The history of the Basilian Cemetery dates back to 1760, to the time when the monastery in Kremenets was founded. At first, the cemetery was a burial place of priests and friars. After the order was dissolved, the college buildings of Jesuits and the monastery of Basilians were adapted to act as the Volhynian Gymnasium opened in 1805, renamed to the Kremenets Lyceum in 1819. Since that time, the cemetery near the school area has been the final resting place of the teachers teaching in the school – and of their family members.
Among the more than 40 existing grave markers there are those of Willald Besser, botanist, Józef Sanders, graphic artist, Józef Czech, mathematician, Antoni Strzelecki, Russian teacher, and principals of the school: Michał Ściborski and Andrzej Lewicki.
Some of the memorials need an urgent conservation intervention. Thanks to the clean-up handled by volunteers, the cemetery site will be prepared for the activities to be carried out by professional conservators. The project is a big step towards making the site available to visitors, translating into dissemination of the knowledge about Polish heritage abroad.
In the first week of September 2018, students from the Tadeusz Czacki High School in Warsaw and the Cultural Heritage Foundation’s volunteers went to Kremenets in the Ukraine. The clean-up they engaged in at the cemetery in Kremenets became an excellent opportunity to delve into the past and gain a better insight into the tradition and history ofKresy[Eastern Borderlands], and to get to know the local community and discover the face of the Kremenets of today.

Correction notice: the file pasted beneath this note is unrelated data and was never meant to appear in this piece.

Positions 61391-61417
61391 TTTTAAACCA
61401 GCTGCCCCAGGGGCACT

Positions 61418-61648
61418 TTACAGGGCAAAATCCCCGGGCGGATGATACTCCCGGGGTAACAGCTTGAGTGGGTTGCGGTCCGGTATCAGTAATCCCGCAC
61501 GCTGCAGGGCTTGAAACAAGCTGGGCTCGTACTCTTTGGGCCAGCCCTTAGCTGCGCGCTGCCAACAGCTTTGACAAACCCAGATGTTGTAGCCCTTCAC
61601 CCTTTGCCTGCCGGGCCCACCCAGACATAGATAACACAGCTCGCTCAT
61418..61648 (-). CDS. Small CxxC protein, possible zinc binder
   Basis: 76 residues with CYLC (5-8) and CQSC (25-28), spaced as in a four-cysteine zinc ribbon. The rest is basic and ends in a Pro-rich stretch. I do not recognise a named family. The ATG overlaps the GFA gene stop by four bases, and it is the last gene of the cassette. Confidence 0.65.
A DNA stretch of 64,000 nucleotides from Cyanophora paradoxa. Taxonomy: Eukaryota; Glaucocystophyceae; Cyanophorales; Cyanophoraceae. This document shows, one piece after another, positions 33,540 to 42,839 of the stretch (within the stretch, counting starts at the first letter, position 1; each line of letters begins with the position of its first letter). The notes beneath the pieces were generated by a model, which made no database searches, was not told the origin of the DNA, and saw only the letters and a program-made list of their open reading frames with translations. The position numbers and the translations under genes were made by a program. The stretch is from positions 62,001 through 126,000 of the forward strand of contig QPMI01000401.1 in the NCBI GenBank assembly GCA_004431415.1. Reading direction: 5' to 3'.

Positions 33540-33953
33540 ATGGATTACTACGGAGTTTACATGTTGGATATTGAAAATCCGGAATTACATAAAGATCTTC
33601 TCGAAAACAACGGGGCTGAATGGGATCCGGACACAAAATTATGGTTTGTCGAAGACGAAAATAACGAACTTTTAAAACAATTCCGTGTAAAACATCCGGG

As part of the clean-up activities, our volunteers removed branches, shrubs, and young wild-growing trees from the site of the Basilian necropolis. The trip gave its participants also many opportunities to hear some rare accounts of the past, try some local cuisine, take part in sightseeing tours, and get to know the youth studying in the building of the former Kremenets Lyceum and the Polish families living behind the eastern border.
The project was carried out by the Association of Academic Traditions and the Cultural Heritage Foundation, and financed by “Polonika” National Institute of Polish Cultural Heritage Abroad.